I’m a fire sign – an Aries – and of all the elements it’s the one I’m drawn to the most. I’m not a pyromaniac, I hasten to add, but I feel comfortable and energised being near it.

My interest in firewalking started after going to see a talk by Peggy Dylan, the woman credited as being the mother of the western firewalk movement. I trained at her international firewalking school, Sundoor [studying for one week each in Scotland and California], five years ago.

To firewalk you need courage and trust. Different firewalkers have different approaches. A lot of people remember Peter Duncan doing it on Blue Peter, where he used what was almost a self-hypnosis technique to convince himself he was walking over cool, wet grass. I don’t believe in working that way. For me, the firewalk is a metaphor for life. The purpose of doing it is to decide what you want to create, feel or be.

Many people think firewalking is a trick. I once took a group to light the fire and afterwards one woman said: “I’m really surprised it’s real wood.” I’ve also had people ask if they should bring sturdy walking boots. The answer is absolutely not. Firewalking is done barefoot.

Why don’t people get injured? Basically it’s down to their energy. There is no real hard and fast scientific explanation for it. Firewalking is practised all over the world in different places for different reasons. In Bali it’s little girls who do it, while in many other parts of world firewalking is seen as a coming-of-age rite of passage for men. The consistent common thread, however, is it’s about faith and trust.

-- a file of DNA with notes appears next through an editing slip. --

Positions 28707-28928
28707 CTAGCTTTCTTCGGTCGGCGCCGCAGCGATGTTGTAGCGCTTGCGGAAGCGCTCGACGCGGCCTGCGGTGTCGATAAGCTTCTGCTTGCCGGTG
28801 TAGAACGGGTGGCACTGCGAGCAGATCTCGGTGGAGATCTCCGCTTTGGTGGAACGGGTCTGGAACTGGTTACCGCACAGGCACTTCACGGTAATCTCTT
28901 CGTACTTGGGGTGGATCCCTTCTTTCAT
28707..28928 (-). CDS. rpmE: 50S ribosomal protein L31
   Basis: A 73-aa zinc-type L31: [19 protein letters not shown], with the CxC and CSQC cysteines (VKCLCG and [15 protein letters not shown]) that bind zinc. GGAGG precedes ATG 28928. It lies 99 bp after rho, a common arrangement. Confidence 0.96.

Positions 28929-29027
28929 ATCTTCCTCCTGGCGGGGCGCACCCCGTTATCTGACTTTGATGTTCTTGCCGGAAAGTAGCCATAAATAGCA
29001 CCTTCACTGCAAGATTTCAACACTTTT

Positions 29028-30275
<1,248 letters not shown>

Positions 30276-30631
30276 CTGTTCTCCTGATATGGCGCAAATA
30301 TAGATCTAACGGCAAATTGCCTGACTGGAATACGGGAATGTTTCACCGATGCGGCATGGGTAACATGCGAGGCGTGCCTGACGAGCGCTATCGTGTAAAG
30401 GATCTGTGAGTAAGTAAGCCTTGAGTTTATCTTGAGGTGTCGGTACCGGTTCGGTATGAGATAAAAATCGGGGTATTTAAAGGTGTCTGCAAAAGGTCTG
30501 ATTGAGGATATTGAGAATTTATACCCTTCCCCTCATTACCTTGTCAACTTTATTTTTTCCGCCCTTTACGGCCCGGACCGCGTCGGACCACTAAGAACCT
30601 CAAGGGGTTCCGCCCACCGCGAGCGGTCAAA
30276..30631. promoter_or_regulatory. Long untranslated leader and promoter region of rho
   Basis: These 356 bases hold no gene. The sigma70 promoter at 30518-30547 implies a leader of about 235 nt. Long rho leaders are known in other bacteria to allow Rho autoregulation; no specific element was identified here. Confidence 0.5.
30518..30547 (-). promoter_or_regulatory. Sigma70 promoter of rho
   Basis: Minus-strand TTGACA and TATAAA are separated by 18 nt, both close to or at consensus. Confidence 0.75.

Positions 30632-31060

In the Celtic calendar Halloween, or Samhain, is New Year, marking the end of one cycle and the beginning of another. It’s a time of year when we think about our ancestors, people who have passed over and the world of spirits. One of the themes of the Samhain Firewalk is about understanding there is more to life than simply that which we can physically prove.

I’m fairly easy-going, but I struggle with people who are closed-minded about things. They are shutting themselves off from so many experiences which could be potentially beneficial to them.

My motto is a quote from the poet Mary Oliver: “Tell me, what is it you plan to do with your one wild and precious life?” For me it sums up the carpe diem philosophy of firewalking. It’s about reaching for our dreams despite the dangers – real and imagined – we might encounter.

I try to view everything that happens as being fundamentally positive. Sometimes you have to look a bit harder to find that little nugget of gold. Ultimately, though, I believe there is always something positive to be drawn from every experience.

Oona McFarlane will lead a firewalk on January 2. To book a place, call 01360 449300 or visit www.tirnanog.co.uk.